Capsule hotels, first made popular in Japan, are now becoming a great option for budgeting travellers across the globe.
A couple of years ago, on my backpacking trip throughout The Philippines, I had the opportunity to stay at the Kabayan Hotel in Manila for a couple of nights.
Before I dive in to share about the capsule experience, I want to quickly discuss why this hotel is a great option for anyone on a budget heading to Manila. (This is not a sponsored post).
For starters, the Kabayan is very close to the airport, which means cheaper taxi rides, and that you can rest after your journey sooner. I can also vouch for this place and say that it is VERY clean which is always something I appreciate.
This particular hotel has other standard rooms as well if you don’t think the capsule experience is for you based on my review.
Alright, with that out-of-the-way, let’s jump in and I’ll tell you all about what you can expect if you choose to stay in a capsule hotel.
Like any hotel, you head on up the elevator, and towards your assigned room which your sleeping capsule is in. In this case, since there are multiple pods per room, others staying in the room will have a key as well. It’s still nice to have that extra layer of security, so not just anyone can have access.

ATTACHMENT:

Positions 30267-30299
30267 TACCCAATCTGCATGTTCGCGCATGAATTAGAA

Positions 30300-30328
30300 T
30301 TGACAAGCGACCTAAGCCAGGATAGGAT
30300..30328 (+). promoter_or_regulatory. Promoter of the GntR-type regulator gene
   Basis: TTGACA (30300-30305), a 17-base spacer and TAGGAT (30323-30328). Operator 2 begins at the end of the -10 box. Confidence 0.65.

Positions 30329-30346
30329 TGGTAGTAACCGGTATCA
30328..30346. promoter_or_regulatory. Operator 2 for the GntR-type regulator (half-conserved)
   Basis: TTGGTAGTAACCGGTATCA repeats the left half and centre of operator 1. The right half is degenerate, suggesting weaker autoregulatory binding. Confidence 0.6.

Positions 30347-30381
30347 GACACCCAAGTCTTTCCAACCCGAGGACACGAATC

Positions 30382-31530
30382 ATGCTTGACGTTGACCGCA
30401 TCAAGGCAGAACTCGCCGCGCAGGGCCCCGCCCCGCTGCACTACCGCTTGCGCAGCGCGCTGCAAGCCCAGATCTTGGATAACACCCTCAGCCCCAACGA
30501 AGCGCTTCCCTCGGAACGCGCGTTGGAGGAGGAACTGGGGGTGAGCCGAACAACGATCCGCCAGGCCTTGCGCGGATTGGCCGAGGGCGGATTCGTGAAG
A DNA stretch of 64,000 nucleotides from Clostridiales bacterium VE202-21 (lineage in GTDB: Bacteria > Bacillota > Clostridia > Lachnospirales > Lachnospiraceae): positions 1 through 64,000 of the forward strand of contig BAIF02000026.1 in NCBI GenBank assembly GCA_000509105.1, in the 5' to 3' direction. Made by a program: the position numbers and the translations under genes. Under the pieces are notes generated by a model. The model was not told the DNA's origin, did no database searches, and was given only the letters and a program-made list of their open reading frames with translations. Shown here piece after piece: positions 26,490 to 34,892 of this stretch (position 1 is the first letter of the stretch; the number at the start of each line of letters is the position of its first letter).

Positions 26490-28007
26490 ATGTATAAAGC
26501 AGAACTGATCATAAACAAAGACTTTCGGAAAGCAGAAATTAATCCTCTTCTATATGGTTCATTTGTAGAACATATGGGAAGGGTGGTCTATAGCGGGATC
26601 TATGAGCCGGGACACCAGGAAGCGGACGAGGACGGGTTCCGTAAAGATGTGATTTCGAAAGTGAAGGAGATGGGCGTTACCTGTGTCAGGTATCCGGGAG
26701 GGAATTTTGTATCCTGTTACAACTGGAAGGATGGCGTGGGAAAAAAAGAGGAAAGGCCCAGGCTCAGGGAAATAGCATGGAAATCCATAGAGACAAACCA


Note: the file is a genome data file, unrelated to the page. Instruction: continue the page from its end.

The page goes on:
As for the actual room, there’s 12 separate pods, (so you could potentially be sharing the space with 11 others), and it includes two bathrooms (contains a toilet and a shower).
The capsules are in two groups of 6, on either side of the room, so you’ll end up with either a top pod, or a bottom pod. I had someone above me, and I didn’t notice any noise if that’s something you’re concerned about, and the top pods aren’t too high up or difficult to reach with the little steps provided.
Along with your sleeping capsule, there’s also a locker assigned to you, which is great for keeping your valuables and luggage safe even when you’re asleep or out of the room. They were a substantial size, able to fit our large backpacking packs, and we didn’t have any issues of theft.
Inside the pods themselves, you have a power outlet, fan, a light, and a little mirror, as well as clean sheets and a pillow. There’s also a wicker blind you can pull down at the entrance for privacy and darkness which I really appreciated.
Laying in the capsule felt similar to a bathtub, with cool porcelain walls lining the inside.
I didn’t find it to be claustrophobic or anything, it was surprisingly spacious on the inside and I had room to sit up and move around comfortably, which was something I was nervous about. It felt a little strange at first, but I ended up having great sleeps because of the darkness of the capsule, as well as having ambient noise from the fan. All in all, it really helped me to combat jet lag, so I give it a big plus!
During our stay, there were still some pods empty, so we didn’t find it overcrowded or uncomfortable since people came and went on their own schedules.
We even got to make friends with some of the other girls sharing the room with us, it’s a great opportunity to make some travel buddies!
As a whole, I can say this hotel in particular is great for budgeting travellers headed to Manila! I felt safe and comfortable during my stay, which is what’s most important. If your nervous, consider travelling with a group or a fellow friend.
Have you ever stayed in a capsule hotel? What was your experience like?
If not, would you ever consider it? Let’s chat in the comments below! 🙂